Stephen Sommers' "Odd Thomas" constitutes a visually dynamic, aggressively edited adaptation of a Dean Koontz book about a young fry cook who sees dead people.
Unlike the small fry star of "The Sixth Sense," Anton Yelchin's Odd Thomas tells us in never-ending narration, "I do something about it!"
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Odd (yes, that's his name) uses his paranormal abilities to catch killers for the local police chief (Willem Dafoe, who appears to be on thespian autopilot), and can see invisible batlike creatures called Bordachs, whose appearances foreshadow horrific acts of carnage.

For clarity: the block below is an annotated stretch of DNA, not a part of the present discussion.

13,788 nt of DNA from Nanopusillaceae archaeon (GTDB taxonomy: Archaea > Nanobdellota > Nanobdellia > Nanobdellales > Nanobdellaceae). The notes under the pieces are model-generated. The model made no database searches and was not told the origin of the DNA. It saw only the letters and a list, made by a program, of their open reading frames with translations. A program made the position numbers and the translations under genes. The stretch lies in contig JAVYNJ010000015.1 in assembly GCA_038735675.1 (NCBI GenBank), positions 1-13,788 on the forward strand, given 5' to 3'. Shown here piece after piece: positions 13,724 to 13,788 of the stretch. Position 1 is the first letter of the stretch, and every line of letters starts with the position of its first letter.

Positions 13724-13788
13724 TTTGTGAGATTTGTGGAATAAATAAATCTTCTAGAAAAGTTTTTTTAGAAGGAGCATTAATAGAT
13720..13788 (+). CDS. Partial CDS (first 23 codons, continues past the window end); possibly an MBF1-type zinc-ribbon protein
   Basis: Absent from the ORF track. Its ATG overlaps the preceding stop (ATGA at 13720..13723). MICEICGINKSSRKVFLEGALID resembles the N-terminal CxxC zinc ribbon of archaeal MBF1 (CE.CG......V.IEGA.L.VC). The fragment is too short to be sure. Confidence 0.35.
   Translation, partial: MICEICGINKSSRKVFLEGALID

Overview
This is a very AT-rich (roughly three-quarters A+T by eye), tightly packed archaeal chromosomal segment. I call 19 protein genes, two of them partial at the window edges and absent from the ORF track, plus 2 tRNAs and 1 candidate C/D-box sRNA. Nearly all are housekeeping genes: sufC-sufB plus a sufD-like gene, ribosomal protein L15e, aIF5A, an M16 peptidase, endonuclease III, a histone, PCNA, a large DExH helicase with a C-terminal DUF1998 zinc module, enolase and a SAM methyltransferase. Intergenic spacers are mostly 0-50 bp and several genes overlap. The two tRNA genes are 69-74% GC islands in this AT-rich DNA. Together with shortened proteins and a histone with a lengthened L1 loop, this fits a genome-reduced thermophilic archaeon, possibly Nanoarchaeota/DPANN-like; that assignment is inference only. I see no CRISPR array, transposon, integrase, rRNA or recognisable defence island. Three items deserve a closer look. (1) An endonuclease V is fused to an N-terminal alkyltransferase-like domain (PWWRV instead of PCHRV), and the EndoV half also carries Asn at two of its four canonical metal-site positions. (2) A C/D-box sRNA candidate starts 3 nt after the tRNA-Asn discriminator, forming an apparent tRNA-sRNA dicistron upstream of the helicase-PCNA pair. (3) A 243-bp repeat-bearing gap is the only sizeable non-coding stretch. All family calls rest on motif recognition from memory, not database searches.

The fetching Addison Timlin plays Odd's loyal girlfriend Stormy, a nerd boy's perfect date: a sassy, up-for-anything adventurer who's more of a sidekick than a romantic interest.
Sommers directed, wrote and produced "Odd Thomas," which means he had no natural checks and balances for improving weaknesses in his movie, such as the annoying, overwritten voice-over narration Odd uses to explain every single detail of what we're seeing.
(When a stove's gas line gets cut, do we really need Odd to shout "Gas!" when no one's around?)
"Odd Thomas" should have been a scary horror movie with comic overtones, or a flat-out comedy with horror overtones. Instead, Sommers opts for a live-action version of a dumbed-down Scooby Doo adventure in which evil cops brandish "prince of darkness" tattoos.
"Odd Thomas" opens at the Streets of Woodfield in Schaumburg. Not rated, but contains violence, rough language. 96 minutes. ★ ★